The rapid adoption of new technology by consumers is causing huge demand for test. Testers need to quickly learn and test new platforms, tools demands. Shortening timelines means more automation and this creates a need for a special breed of testers, who actually program and code like developers but work for test teams. You can call them Automation Testers, SDETs, or something else.
The products being developed are getting more and more complex as well. With the wide range of technology, platform and frameworks available, the combination chosen can very well add to more complexity. ERP implementation, PDLC of a Enterprise Product, SaaS based Solution Delivery, Cloud Compute enabled solutions, Data Center Management, Legacy Integration etc, can be complex to understand, to plan test strategy for, and even to validate.
If these products have to operate across the lengths and breadths of the available Operating systems and hardware platforms – it would need performing a configuration and version compatibility test. Looking at the complex web of combinations, testing it could look daunting.
Mobile devices, and the emergent Internet Of Things (IoT) makes thing even more complex, as the number of possible supported devices explodes. Now add security and regulatory compliance, including HIPPA in Healthcare, Sarbanes-Oxley for public corporations, FDA compliance for medical and pharmaceutical products. All these things mean more testing, more compliance activity, more audits, and more risks.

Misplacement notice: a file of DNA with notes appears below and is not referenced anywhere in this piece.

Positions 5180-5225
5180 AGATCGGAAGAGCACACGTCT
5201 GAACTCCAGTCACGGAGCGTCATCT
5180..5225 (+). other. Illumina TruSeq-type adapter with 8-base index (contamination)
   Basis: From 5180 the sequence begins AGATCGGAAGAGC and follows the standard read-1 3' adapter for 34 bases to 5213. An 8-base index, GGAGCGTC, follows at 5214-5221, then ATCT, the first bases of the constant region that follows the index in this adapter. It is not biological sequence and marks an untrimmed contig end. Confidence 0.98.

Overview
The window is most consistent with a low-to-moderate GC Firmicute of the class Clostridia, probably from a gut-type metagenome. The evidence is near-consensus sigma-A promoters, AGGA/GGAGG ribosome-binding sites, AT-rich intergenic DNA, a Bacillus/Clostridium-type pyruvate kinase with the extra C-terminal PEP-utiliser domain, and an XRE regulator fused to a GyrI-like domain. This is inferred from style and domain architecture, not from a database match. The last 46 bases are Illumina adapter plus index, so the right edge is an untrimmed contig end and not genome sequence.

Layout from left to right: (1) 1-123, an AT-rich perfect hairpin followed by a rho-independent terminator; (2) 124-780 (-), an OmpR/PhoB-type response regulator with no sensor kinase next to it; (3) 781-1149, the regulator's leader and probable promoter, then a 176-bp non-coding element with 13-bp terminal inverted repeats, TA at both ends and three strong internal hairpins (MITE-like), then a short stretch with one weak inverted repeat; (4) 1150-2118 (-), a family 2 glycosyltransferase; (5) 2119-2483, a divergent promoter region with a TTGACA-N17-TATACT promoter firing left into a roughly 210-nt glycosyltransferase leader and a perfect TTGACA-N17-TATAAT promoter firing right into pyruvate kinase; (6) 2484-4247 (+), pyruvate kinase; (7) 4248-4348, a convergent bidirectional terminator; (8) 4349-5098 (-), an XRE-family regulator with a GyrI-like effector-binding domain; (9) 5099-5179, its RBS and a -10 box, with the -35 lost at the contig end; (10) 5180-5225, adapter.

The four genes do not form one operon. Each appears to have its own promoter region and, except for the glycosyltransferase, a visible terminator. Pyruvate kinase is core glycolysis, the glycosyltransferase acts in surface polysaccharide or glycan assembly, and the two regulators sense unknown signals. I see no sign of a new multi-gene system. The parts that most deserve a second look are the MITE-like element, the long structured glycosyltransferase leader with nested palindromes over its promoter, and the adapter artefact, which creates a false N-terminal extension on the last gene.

For a long time, US, UK and Europe were the major markets for software development and testing. Australia and New Zealand followed closely. However, in the modern era, with the changing economic power of developing nations, new markets have emerged. New markets for demand of software testing like Israel , India, China etc and new market for supply like Philippines, Israel and SriLanka.
Many powerful and popular testing tools and platforms are being developed and are emerging from different nations (Philippines – QASymphony / Israel – Perfecto Mobile etc / India – 99tests) unlike the past where most of them emerged from the US / UK only. This too is a sign of boosting markets in testing business in these regions.
Economics of Diversity
Testing as a line of work, has taken up diversity very seriously. And are working through various volunteer activities. There are significant efforts made towards training women and minority community and including them in main work force. There is unmatched efforts made in testing (unlike any other field of study or practice in technology) to bring more women to the front whether its speaking at conferences, coming up as thought leaders, attending conference or being mentored to write better and contribute at various global platforms and build reputations. Most of these activities are voluntary in nature. However, there are certain economics getting involved too in the training and deploying the trained testers.
What does all this mean for you?
Risk and possible combinations are exploding. That drives cost up and creates delays. We’ve tried to manage those risks by outsourcing to low-cost nations, with some success, but as complexity continues to explode, yesterday’s solutions won’t solve tomorrow’s problems. Test tooling and automation are another approach to defeat the beast of complexity, but they introduce other problems.
Where will the next generation of test architects come from? How will they stay relevant in the light of emerging trends?
What will the next generation of test strategies be?
It is our challenge to find out.